In 1938 Americus High School opened in its new building on Harrold at Dodson.

Sept. 3:

In 1891 after public rejection of the hotel's original name, the Americus Manufacturing and Improvement Corp. decided on the name Windsor in honor of local banker John T. Windsor and because it evoked images of Windsor Castle in England.

In 1920 Miss Ruth Clark, a social worker, became the first woman to register to vote in the history of Sumter County.

Sept. 4:

In 1876 Americus tried its first experiment with public education, a four-month term, with white girls at the Female College on S. Jackson and white boys at the Rylander Academy on Rees Park (arrangements for black children were promised but not specified).

In 1974 Judge Thomas O. Marshall, Jr., of Americus, was elected to the State Court of Appeals.

Sept. 5:

In 1899 local jeweler Charles A. Fricker bought the Windsor Hotel for $40,000 at public auction.

In 1925 the highest temperature ever recorded in Americus was 111 degrees.

In 1975 the first game was played in the Finklea-Robinson Stadium at Americus High School.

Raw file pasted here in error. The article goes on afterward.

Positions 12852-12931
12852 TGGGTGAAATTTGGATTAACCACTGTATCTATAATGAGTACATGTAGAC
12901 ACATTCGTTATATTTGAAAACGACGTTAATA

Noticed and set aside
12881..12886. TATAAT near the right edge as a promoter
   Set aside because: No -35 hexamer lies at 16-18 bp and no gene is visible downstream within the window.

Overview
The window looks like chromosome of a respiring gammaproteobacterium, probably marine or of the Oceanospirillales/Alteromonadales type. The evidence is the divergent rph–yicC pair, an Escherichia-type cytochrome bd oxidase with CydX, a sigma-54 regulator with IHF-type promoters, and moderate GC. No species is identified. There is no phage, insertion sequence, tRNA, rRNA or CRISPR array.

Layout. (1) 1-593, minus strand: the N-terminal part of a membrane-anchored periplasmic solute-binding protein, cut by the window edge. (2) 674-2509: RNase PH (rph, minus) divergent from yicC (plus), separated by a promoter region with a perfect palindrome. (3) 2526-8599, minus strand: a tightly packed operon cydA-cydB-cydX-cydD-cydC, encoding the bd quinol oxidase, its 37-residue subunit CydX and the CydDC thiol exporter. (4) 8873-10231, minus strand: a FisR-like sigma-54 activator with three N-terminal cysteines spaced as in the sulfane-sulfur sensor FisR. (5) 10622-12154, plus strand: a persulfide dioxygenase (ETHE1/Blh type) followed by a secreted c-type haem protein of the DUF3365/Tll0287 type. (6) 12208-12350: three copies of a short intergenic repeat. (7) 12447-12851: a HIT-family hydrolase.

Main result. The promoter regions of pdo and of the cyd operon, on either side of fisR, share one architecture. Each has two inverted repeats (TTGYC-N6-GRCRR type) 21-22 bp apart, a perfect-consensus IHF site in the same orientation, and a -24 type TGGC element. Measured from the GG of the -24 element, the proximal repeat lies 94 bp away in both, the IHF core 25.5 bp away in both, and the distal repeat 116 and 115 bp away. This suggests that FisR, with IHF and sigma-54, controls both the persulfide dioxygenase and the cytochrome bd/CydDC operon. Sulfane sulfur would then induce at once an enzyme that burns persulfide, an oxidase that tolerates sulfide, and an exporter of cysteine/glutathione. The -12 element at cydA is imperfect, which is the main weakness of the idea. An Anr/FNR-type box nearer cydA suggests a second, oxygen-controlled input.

Sept. 6:

In 1857 fire destroyed most of the south side of Lamar and the west side of S. Jackson, sparing only the Granberry Building on the southwest corner of Jackson and Lamar.

In 1900 Dr. Peter F. Bahnsen moved to Americus and resided here until his death in 1961, during which time he was appointed Georgia's first state veterinarian in 1907, a position he held for 20 years.

Sept. 7:

In 1854 the "Sumter Guards" in Americus elected their officers, Capt. Timothy M. Furlow, commanding.

Sept. 8:

In 1941 it was announced that the Day Students Annex at GSW was completed.

In 1963 St. Martin de Porres Catholic Chapel, for blacks, wa formally dedicated at the southeast corner of Maxwell and Vista.

Sept. 9:

In 1962 the Barnum Funeral Home was dedicated at its present location on Ashby.

In 1967 the "Times-Recorder" debuted its weekly column, "News of the Local Negro Community" by Mrs. Ann Witcher (it was discontinued in May 1971).

In 1968 Trinity Baptist Church was constituted, Rev. W.C. Davis, pastor, on the north side of Felder between Furlow and Varsity.